Why would anyone want to develop their management skills and capability by exposing themselves to new knowledge and skills?
“Management is doing things right; leadership is doing the right things.” – Peter Drucker
Imagine that the next time you are sat in an airport departure lounge and a message came over the public-address system that went something like this.
“We value your safety and well-being so would like to inform you that of the next 10 aircraft about to board;
- at least 5 of the crews think that they can do a better job than the pilot and would take a pay cut to fly with a better pilot if they could
- 6 of the pilots have had no appropriate training and only 3 of them are suitably qualified
- 7 of the pilots never really wanted to fly and 4 of them don’t want to be responsible for key aspects of the job
Thank you and we hope you enjoy your flight with us.”
What would be your reaction? Happily get on board with fingers and toes crossed in the hope that you might safely reach your destination, or alternatively, reclaim your luggage and decide to work or holiday at home?
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It might seem a ridiculous scenario but sadly this is the situation that exists for ‘management’ in organisations of all sizes and sectors across Britain every day!
Management Skills – the facts from a reliable source
Repeated Chartered Management Institute surveys confirm time and time again the perilous state of management, yet what do we do about it nationally? Even the UK Government in its recent Green Paper on Building our Industrial Strategy failed to recommend developing our national management capability as a key mechanism to overcome our critically declining level of national productivity and rate of innovation despite the Bank of England clearly identifying it as a major contributory factor.
But perhaps this scenario doesn’t apply to me, you might say? Of course it doesn’t, is the natural reaction!
We all know ‘everything we need to know’ about how to start and establish our fledgling businesses! We are also experts at managing and leading them when established so can easily turn them into high growth, high survival and highly productive enterprises. Anyway, we are far too busy to take time out to reflect, learn and apply new ideas whilst of course despite this usually providing the greatest return on investment any organisation can make, will not commit the expenditure, as it is such an easy cost saving to make.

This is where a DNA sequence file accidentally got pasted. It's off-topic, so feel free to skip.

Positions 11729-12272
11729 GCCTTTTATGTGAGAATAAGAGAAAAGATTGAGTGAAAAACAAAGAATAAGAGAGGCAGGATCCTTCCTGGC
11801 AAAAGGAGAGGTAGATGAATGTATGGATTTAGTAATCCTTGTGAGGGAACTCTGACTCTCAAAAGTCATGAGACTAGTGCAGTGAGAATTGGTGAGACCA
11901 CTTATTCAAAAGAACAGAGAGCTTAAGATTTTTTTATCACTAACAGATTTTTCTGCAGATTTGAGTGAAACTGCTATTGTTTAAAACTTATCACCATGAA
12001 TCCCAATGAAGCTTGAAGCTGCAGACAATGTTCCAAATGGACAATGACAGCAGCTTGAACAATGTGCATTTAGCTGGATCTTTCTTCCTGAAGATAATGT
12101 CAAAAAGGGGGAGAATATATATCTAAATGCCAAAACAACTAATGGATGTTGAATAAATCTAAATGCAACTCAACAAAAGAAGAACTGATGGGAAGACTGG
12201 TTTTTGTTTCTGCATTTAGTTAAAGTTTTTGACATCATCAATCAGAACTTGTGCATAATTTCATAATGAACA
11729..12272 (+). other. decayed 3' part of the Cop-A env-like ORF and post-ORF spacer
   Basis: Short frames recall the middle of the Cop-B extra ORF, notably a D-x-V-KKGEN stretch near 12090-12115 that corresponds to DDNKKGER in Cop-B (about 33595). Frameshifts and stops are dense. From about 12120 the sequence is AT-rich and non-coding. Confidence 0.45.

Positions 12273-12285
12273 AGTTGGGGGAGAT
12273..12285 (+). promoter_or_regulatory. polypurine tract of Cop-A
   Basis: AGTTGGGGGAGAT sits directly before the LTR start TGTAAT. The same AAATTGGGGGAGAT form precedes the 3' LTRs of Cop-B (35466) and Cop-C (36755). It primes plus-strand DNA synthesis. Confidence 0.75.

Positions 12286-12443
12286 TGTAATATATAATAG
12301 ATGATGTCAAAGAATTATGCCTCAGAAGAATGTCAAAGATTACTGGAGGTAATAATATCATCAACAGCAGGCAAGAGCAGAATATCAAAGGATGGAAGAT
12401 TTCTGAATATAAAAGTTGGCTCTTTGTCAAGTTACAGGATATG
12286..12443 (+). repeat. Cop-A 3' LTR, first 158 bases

So, on that basis we will personally and nationally continue to accept that our productivity levels are at least 20% below our average G7 competitors, levels of real take home pay will decline, our workforces will be unhappy and dis-engaged, 25% of business start-ups will fail after two years with over 50% failing within 5 years and that we will all feel pressurised to work 24/7 at an ever increasing pace.
In the infamous words of General Melchett of ‘Blackadder goes Forth’ fame;
“If nothing else works, a total pig-headed unwillingness to look facts in the face will see us through.”
Or alternatively we could consider developing ourselves and then be even further ahead of our competition.
A strong business needs a strong leader who has the skills and knowledge needed to take the business forwards – these are rarely ‘natural skills’ and must be learned and developed constantly so seek out expert help and training